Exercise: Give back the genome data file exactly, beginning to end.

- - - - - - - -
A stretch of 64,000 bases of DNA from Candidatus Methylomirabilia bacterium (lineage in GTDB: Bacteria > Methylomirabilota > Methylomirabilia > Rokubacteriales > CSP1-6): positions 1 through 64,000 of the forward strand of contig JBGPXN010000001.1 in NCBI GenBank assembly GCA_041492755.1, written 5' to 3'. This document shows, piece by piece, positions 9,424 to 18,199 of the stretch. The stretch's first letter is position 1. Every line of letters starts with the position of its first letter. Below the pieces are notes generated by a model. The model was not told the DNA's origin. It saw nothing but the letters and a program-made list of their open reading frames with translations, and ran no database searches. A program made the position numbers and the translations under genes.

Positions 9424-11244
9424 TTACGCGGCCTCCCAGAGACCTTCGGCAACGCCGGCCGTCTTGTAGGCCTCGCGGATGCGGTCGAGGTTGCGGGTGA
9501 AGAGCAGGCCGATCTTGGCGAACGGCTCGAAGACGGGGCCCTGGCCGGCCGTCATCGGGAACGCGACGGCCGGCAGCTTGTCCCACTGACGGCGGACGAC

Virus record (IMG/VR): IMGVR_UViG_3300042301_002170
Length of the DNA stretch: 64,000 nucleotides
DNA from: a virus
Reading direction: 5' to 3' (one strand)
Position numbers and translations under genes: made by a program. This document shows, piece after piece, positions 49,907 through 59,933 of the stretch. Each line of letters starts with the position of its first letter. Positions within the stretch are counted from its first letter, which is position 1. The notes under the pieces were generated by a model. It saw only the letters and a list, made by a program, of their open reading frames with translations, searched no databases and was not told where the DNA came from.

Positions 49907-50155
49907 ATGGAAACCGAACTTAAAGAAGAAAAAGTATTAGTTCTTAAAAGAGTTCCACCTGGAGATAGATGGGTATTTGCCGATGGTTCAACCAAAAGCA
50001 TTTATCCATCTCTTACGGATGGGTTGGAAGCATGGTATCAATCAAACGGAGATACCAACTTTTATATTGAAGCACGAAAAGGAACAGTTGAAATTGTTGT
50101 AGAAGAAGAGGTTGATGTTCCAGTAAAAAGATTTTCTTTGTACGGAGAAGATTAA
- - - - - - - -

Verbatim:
A stretch of 64,000 bases of DNA from Candidatus Methylomirabilia bacterium (lineage in GTDB: Bacteria > Methylomirabilota > Methylomirabilia > Rokubacteriales > CSP1-6): positions 1 through 64,000 of the forward strand of contig JBGPXN010000001.1 in NCBI GenBank assembly GCA_041492755.1, written 5' to 3'. This document shows, piece by piece, positions 9,424 to 18,199 of the stretch. The stretch's first letter is position 1. Every line of letters starts with the position of its first letter. Below the pieces are notes generated by a model. The model was not told the DNA's origin. It saw nothing but the letters and a program-made list of their open reading frames with translations, and ran no database searches. A program made the position numbers and the translations under genes.

Positions 9424-11244
9424 TTACGCGGCCTCCCAGAGACCTTCGGCAACGCCGGCCGTCTTGTAGGCCTCGCGGATGCGGTCGAGGTTGCGGGTGA
9501 AGAGCAGGCCGATCTTGGCGAACGGCTCGAAGACGGGGCCCTGGCCGGCCGTCATCGGGAACGCGACGGCCGGCAGCTTGTCCCACTGACGGCGGACGAC

Virus record (IMG/VR): IMGVR_UViG_3300042301_002170
Length of the DNA stretch: 64,000 nucleotides
DNA from: a virus
Reading direction: 5' to 3' (one strand)
Position numbers and translations under genes: made by a program. This document shows, piece after piece, positions 49,907 through 59,933 of the stretch. Each line of letters starts with the position of its first letter. Positions within the stretch are counted from its first letter, which is position 1. The notes under the pieces were generated by a model. It saw only the letters and a list, made by a program, of their open reading frames with translations, searched no databases and was not told where the DNA came from.

Positions 49907-50155
49907 ATGGAAACCGAACTTAAAGAAGAAAAAGTATTAGTTCTTAAAAGAGTTCCACCTGGAGATAGATGGGTATTTGCCGATGGTTCAACCAAAAGCA
50001 TTTATCCATCTCTTACGGATGGGTTGGAAGCATGGTATCAATCAAACGGAGATACCAACTTTTATATTGAAGCACGAAAAGGAACAGTTGAAATTGTTGT
50101 AGAAGAAGAGGTTGATGTTCCAGTAAAAAGATTTTCTTTGTACGGAGAAGATTAA